Pale yellow solid; m.p. 54−56 ℃; 1H NMR (300 MHz, CDCl3) δ 7.66−7.62 (m, 2H), 7.53−7.50 (m, 1H), 7.46−7.39 (m, 5H), 7.37−7.25 (m, 1H), 4.71 (s, 2H); 13C NMR (75 MHz, CDCl3) δ 140.5, 132.5, 131.5, 128.9, 128.7, 128.5, 128.4, 128.1, 127.9, 125.6, 123.1, 122.7, 95.8, 86.6, 4.4; GCMS: 318.

 

RESULTS AND DISCUSSION

To execute this task, p-bromobenzaldehyde 1a, a model substrate shown in Scheme 1, was stirred with Et3SiH, TfOH and NaI as an iodide source in acetonitrile at room temperature for 2 h furnished 2a in 75% yield (Table 1). To further optimize conditions, the reaction was conducted by changing the solvents, Brønsted acids and reaction time.

Scheme 1.Reductive iodination of p-bromobenzaldehyde.

Table 1.aReactions were performed on p-bromobenzaldehyde (1 mmol) in CH3CN (5 mL) with 2 equiv. of triethylsilane (Et3SiH), 1 2 equiv. of acid, 2 equiv. of NaI. bIsolated yield. DME: 1,2-dimethoxyethane.

Solvents such as DME and toluene did not improve the yield and formation of the desired product was not observed when the reaction was carried out in THF, DMF and DCM (entry 2−6). Similar results were obtained when the reaction was conducted in the presence of various protic acids. Surprisingly, using the mixture of acetonitrile/DME (8:2) with TfOH resulted in complete consumption of 1a in 1 h and delivered 2a in high yield (90%) (Table 1).9ab Additionally, nBu4NI and nMe4NI were used as iodide source instead of sodium iodide under the optimized condition (entry 10) showed complete decomposition.

In order to explore the application of this protocol, we employed the optimized conditions on benzaldehydes bearing various functional groups. Bromo, chloro, fluoro substituted benzaldehydes 1b−1j underwent smooth reductive iodination to deliver the corresponding benzyl iodides 2b−2j in high yield (Table 2). Similarly, alkyl and alkoxy substituted benzaldehydes gave the desired products 2k−2m. Carbonyl derivatives such as acid and ester group bearing benzaldehydes led to the corresponding benzyl iodides 2n−2o in high yield. The desired benzyl iodide 2p was obtained in high yield without affecting the keto functionality. Nitro and cyano substituted benzaldehydes also delivered the desired products 2q−2s as shown in the Table 2.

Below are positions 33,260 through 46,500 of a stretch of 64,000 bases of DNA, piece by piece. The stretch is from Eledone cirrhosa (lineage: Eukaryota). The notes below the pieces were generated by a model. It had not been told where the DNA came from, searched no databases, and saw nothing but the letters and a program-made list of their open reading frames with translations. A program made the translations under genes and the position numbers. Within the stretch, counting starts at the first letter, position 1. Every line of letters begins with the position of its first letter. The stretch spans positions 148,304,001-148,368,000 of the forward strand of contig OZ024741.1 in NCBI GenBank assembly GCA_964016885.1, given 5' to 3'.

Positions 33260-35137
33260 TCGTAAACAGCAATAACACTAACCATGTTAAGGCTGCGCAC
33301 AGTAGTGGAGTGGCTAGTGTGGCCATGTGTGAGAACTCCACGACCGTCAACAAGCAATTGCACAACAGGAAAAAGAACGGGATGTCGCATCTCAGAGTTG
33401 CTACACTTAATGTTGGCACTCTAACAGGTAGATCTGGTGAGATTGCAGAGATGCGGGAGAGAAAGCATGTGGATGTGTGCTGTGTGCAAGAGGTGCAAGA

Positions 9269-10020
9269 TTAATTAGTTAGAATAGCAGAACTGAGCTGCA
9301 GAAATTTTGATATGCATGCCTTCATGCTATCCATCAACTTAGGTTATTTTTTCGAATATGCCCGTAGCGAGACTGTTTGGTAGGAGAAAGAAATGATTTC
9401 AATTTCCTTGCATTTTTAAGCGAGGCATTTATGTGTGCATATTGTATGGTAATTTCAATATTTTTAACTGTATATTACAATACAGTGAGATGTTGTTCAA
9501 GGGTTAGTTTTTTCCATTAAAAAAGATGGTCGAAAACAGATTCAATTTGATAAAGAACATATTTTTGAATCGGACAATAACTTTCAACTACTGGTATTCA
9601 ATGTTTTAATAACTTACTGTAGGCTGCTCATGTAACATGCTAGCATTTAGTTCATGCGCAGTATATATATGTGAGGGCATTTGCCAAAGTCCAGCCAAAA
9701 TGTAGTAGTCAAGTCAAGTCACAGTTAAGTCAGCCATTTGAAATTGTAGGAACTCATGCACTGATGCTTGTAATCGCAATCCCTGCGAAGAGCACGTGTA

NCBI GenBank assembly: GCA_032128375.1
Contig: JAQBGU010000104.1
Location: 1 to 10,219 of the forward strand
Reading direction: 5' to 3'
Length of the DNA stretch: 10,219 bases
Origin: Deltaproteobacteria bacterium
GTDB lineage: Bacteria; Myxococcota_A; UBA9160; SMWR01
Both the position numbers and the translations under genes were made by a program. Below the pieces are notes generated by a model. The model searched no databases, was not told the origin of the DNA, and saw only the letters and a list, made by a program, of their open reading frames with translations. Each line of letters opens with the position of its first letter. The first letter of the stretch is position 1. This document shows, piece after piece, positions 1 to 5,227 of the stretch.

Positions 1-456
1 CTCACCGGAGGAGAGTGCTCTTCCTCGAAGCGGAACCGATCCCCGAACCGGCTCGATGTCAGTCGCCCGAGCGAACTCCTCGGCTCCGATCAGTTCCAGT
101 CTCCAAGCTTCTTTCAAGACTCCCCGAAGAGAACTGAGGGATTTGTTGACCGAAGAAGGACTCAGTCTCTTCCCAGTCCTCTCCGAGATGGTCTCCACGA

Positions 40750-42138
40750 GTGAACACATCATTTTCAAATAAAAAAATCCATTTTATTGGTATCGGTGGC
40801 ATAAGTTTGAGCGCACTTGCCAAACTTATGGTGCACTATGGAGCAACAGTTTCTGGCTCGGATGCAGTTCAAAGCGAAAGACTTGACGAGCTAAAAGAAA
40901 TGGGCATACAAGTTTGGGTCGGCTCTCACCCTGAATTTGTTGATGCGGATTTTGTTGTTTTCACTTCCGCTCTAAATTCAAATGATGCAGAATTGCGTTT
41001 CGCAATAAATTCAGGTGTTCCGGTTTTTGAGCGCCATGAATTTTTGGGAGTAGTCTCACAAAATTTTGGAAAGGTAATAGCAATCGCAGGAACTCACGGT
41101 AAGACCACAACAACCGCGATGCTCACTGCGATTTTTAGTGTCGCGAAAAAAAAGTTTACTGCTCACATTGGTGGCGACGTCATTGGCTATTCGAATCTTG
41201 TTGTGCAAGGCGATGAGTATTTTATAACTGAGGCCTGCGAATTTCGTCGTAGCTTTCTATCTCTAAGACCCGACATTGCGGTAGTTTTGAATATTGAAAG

To further demonstrate the efficiency of this protocol, allyl substituted benzaldehydes were converted into corresponding the benzyl iodide derivatives 2t−2u. Cinnamaldehyde led to the iodo derivative 2v wherein the double bond is preserved. Triple bonds also remained unaffected when terminal and internal alkyne substituted benzaldehydes were subjected to the reductive iodination to afford 2w−2x (Table 2). However, aliphatic aldehydes fail to undergo reductive iodination.

A tentative mechanism has been shown in Scheme 2 for the reductive iodination. At first, the aldehyde 1 gets protonated to form a protonated aldehyde A which undergoes reduction under Et3SiH to generate B. Nucleophilic displacement on B with iodide gives benzyl iodide 2.

Table 2.aIsolated yields.

Scheme 2.Tentative mechanism for reductive iodination.

 

CONCLUSION

In conclusion, we have developed a simple and efficient protocol for the preparation of benzyl iodides from aryl aldehydes in a single step through a reductive iodination protocol. This transformation was performed under ambient condition using a combination Et3SiH, CF3SO3H and NaI. Also, it exhibits broad functional group tolerance.